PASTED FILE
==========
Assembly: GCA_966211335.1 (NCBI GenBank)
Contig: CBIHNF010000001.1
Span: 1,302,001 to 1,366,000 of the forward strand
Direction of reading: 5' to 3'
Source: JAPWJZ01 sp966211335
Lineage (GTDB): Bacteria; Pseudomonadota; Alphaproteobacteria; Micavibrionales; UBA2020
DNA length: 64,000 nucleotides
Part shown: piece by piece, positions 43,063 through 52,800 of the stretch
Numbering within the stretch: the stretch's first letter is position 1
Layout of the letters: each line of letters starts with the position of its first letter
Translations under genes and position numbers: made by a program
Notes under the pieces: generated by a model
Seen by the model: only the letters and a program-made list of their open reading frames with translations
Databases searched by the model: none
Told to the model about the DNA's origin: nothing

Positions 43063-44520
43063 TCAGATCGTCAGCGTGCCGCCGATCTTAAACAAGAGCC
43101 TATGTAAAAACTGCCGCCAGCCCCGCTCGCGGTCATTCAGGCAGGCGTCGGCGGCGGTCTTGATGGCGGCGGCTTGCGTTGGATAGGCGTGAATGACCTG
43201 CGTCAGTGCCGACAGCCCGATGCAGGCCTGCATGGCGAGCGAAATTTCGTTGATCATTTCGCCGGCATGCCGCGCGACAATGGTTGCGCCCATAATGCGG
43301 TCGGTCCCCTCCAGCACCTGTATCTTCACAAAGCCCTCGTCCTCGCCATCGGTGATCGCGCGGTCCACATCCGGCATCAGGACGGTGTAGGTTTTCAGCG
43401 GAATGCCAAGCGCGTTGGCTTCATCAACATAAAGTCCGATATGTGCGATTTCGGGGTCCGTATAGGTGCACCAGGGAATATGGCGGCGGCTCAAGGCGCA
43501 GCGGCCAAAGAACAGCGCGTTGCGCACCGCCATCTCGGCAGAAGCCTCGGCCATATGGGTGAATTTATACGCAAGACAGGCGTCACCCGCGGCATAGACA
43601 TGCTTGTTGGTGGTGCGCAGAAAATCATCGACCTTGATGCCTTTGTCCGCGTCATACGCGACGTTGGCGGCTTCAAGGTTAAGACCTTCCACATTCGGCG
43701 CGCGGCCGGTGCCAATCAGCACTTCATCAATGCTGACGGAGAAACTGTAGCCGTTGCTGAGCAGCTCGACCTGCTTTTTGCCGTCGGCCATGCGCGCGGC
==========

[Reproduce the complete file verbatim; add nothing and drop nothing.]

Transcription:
Assembly: GCA_966211335.1 (NCBI GenBank)
Contig: CBIHNF010000001.1
Span: 1,302,001 to 1,366,000 of the forward strand
Direction of reading: 5' to 3'
Source: JAPWJZ01 sp966211335
Lineage (GTDB): Bacteria; Pseudomonadota; Alphaproteobacteria; Micavibrionales; UBA2020
DNA length: 64,000 nucleotides
Part shown: piece by piece, positions 43,063 through 52,800 of the stretch
Numbering within the stretch: the stretch's first letter is position 1
Layout of the letters: each line of letters starts with the position of its first letter
Translations under genes and position numbers: made by a program
Notes under the pieces: generated by a model
Seen by the model: only the letters and a program-made list of their open reading frames with translations
Databases searched by the model: none
Told to the model about the DNA's origin: nothing

Positions 43063-44520
43063 TCAGATCGTCAGCGTGCCGCCGATCTTAAACAAGAGCC
43101 TATGTAAAAACTGCCGCCAGCCCCGCTCGCGGTCATTCAGGCAGGCGTCGGCGGCGGTCTTGATGGCGGCGGCTTGCGTTGGATAGGCGTGAATGACCTG
43201 CGTCAGTGCCGACAGCCCGATGCAGGCCTGCATGGCGAGCGAAATTTCGTTGATCATTTCGCCGGCATGCCGCGCGACAATGGTTGCGCCCATAATGCGG
43301 TCGGTCCCCTCCAGCACCTGTATCTTCACAAAGCCCTCGTCCTCGCCATCGGTGATCGCGCGGTCCACATCCGGCATCAGGACGGTGTAGGTTTTCAGCG
43401 GAATGCCAAGCGCGTTGGCTTCATCAACATAAAGTCCGATATGTGCGATTTCGGGGTCCGTATAGGTGCACCAGGGAATATGGCGGCGGCTCAAGGCGCA
43501 GCGGCCAAAGAACAGCGCGTTGCGCACCGCCATCTCGGCAGAAGCCTCGGCCATATGGGTGAATTTATACGCAAGACAGGCGTCACCCGCGGCATAGACA
43601 TGCTTGTTGGTGGTGCGCAGAAAATCATCGACCTTGATGCCTTTGTCCGCGTCATACGCGACGTTGGCGGCTTCAAGGTTAAGACCTTCCACATTCGGCG
43701 CGCGGCCGGTGCCAATCAGCACTTCATCAATGCTGACGGAGAAACTGTAGCCGTTGCTGAGCAGCTCGACCTGCTTTTTGCCGTCGGCCATGCGCGCGGC